To establish a successful school-based program, cooperation with school administration and school staff was described as a necessity. Program directors recommend including school officials on the advisory task force in addition to meeting frequently with the school administrators in the initial stages. Keeping school officials and decision-makers informed and inviting them to visit the program seems to assure understanding of and support for the effort. Making additional efforts to visit with school staff and solicit their input into the program creates goodwill and builds additional public awareness and support. With multiple stakeholders, good record keeping and regular evaluations of the program are essential elements. This allows for continued improvements to serve the needs of the audience.

Recommended practices from program directors focused on practices to build parent involvement to the extent possible. By offering options such as a parent advisory board, obtaining letters of program endorsement from parents, holding open houses, and establishing a parent volunteer program, parents may opt into program activities where they are most comfortable.

Offering a high quality program is essential to serve as a model of interaction between adults and children and to garner support from all factions. In order to continue to learn and improve environments for children, frequent evaluation of the program is necessary. Evaluations can lead to improvements to keep the program vibrant.

These lessons are inter-related and dependent upon actions by other functioning systems. That is, action in the community affects the school and action in the school program affects the family and subsequently the child.


Understanding the interlocking subsystems of the community, school, and family can assure that programs indeed place the child at the center of focus. The school-age care programs in this study were the common thread of interest among these families. This common thread strengthens the community as well as the family system for the child. Understanding the needs of the family in addition to the uniqueness of the community contributes to the success of the program and enhances quality.

To encourage public ownership, parent involvement and family trust, it is essential to present an array of options for involvement, offer supportive youth practice in decision making, and maintain a flow of information to the families and community. An established sense of trust contributes to the public understanding and value in the program and may add the program's life while understanding the needs of the family and integrating these needs with the uniqueness of each community contributes to the success and quality of the program.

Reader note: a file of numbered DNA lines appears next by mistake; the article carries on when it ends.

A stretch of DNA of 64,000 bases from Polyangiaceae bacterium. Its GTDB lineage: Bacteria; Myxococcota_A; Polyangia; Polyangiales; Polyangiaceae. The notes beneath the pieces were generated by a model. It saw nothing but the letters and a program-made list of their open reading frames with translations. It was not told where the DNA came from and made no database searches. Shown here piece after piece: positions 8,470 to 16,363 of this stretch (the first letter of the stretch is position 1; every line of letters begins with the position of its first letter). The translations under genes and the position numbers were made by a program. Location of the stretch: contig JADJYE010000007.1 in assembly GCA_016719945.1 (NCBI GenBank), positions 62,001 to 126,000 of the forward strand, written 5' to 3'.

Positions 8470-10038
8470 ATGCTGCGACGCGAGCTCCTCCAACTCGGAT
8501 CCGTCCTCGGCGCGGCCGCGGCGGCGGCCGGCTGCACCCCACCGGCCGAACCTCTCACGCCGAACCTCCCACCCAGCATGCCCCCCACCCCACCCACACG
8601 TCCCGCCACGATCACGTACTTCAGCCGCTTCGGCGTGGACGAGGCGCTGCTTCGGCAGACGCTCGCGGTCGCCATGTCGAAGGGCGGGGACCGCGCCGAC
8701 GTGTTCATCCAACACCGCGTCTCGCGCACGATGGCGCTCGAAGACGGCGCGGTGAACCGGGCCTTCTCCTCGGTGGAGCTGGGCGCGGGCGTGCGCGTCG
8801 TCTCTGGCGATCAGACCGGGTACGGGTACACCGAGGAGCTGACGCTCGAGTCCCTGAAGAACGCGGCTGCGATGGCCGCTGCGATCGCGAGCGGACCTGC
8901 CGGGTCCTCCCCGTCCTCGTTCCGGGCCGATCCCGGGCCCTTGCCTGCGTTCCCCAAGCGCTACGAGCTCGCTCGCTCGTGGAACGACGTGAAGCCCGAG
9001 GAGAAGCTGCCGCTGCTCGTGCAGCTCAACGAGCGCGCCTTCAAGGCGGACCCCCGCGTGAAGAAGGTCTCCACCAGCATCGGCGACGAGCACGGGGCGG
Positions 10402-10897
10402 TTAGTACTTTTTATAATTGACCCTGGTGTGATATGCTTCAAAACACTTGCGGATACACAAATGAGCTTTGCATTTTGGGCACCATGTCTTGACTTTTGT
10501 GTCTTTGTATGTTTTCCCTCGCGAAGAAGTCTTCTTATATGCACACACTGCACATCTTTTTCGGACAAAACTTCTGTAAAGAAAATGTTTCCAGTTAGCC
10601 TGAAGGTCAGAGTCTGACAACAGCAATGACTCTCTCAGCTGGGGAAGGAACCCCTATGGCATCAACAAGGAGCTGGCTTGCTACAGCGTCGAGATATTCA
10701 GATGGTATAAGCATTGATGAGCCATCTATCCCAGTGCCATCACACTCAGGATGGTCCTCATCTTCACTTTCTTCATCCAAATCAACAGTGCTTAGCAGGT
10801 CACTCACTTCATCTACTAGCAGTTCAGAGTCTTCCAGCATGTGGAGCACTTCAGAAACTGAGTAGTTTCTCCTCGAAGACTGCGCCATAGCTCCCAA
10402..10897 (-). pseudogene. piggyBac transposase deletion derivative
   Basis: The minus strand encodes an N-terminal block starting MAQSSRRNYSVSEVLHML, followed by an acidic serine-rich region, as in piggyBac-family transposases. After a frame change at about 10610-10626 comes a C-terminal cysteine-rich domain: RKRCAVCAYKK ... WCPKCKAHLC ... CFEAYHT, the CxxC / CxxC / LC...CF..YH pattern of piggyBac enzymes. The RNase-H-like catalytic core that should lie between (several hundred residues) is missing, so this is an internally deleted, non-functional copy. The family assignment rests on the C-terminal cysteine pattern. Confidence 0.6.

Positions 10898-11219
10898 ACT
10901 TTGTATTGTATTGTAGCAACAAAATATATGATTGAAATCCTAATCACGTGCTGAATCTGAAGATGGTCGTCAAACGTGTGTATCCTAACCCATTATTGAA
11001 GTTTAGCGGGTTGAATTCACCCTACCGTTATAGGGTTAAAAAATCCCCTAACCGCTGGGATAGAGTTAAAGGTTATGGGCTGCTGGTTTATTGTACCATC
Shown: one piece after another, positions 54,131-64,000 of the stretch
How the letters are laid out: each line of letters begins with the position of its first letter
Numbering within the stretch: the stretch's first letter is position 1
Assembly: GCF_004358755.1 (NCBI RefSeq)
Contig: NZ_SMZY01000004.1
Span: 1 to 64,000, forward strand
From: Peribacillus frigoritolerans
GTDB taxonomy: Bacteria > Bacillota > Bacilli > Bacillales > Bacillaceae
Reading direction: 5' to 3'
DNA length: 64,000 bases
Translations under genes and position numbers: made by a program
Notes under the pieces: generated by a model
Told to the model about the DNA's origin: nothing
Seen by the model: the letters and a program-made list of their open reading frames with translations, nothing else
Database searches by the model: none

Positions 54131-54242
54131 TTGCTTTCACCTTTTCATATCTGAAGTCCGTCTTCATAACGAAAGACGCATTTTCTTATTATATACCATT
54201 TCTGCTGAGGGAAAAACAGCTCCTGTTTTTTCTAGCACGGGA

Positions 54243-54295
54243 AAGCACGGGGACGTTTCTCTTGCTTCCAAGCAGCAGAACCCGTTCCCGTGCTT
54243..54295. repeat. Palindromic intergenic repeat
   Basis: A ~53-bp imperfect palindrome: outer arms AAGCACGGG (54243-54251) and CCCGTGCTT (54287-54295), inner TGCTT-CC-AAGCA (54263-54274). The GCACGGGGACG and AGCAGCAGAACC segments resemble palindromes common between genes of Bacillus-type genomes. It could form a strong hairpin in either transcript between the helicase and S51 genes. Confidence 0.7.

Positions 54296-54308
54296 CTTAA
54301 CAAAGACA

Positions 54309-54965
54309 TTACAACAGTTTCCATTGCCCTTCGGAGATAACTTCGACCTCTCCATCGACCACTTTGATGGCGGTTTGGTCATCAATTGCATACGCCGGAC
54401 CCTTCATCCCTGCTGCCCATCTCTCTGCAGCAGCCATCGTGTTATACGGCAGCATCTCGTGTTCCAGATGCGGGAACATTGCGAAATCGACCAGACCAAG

Early childhood educators profess that children need to learn how to make choices and develop decision making skills. By offering a range of opportunities where personal control can be exercised, children and families will become more empowered.


Bogenschneider, K. Small, S., Riley, D. (1990). An ecological risk-focused approach for addressing youth-at-risk issues. Presentation National Extension Youth at Risk Summit, Washington, DC.

Bronfenbrenner, U., Moen, P. & Garbarino, J. (1984). Children, family, and community. In R. Parke (Ed.), The family: Review of child development research (Vol. 7, pp.283-328). New York:Sage.

Casper, L.M., Hawkins, M. & O'Connell, M. (1994). Who's minding the kids? Child care arrangements:Fall, 1991, U.S. Bureau of Census, Current Population Reports, P70-36, U.S. Government Printing Office, Washington, DC.

Department of Education (1993). National Study of Before and After School Programs Final Report. RMC Research Corporation.

Kraizer, S, Witte, S, Fryer, G.E. & Miyoshi, T. (1990). Children in self-care:A new perspective, Child Welfare, 69 (6), 571-581.

Long, L. & Long, T. (1982) Latchkey children: The child's view of self-care"Washington, DC:Catholic University of America (ED 211 229)

Woods, M. B. (1972). The unsupervised child of the working mother, Developmental Psychology. 14-25.

The Network for Child Care (NNCC) integrates the expertise of the cooperative extension system with appropriate external partners to support at-risk children, youth, and families. University Extension representatives from 42 out of 53 states and territories have joined in the discussion of the National Network for Child Care. For more information about NNCC, send an electronic inquiry to NNCCINFO@mes.umn.edu or call Karen DeBord North Carolina State University 919-515-2770 or Ina McClain University of Missouri 314-882-4319.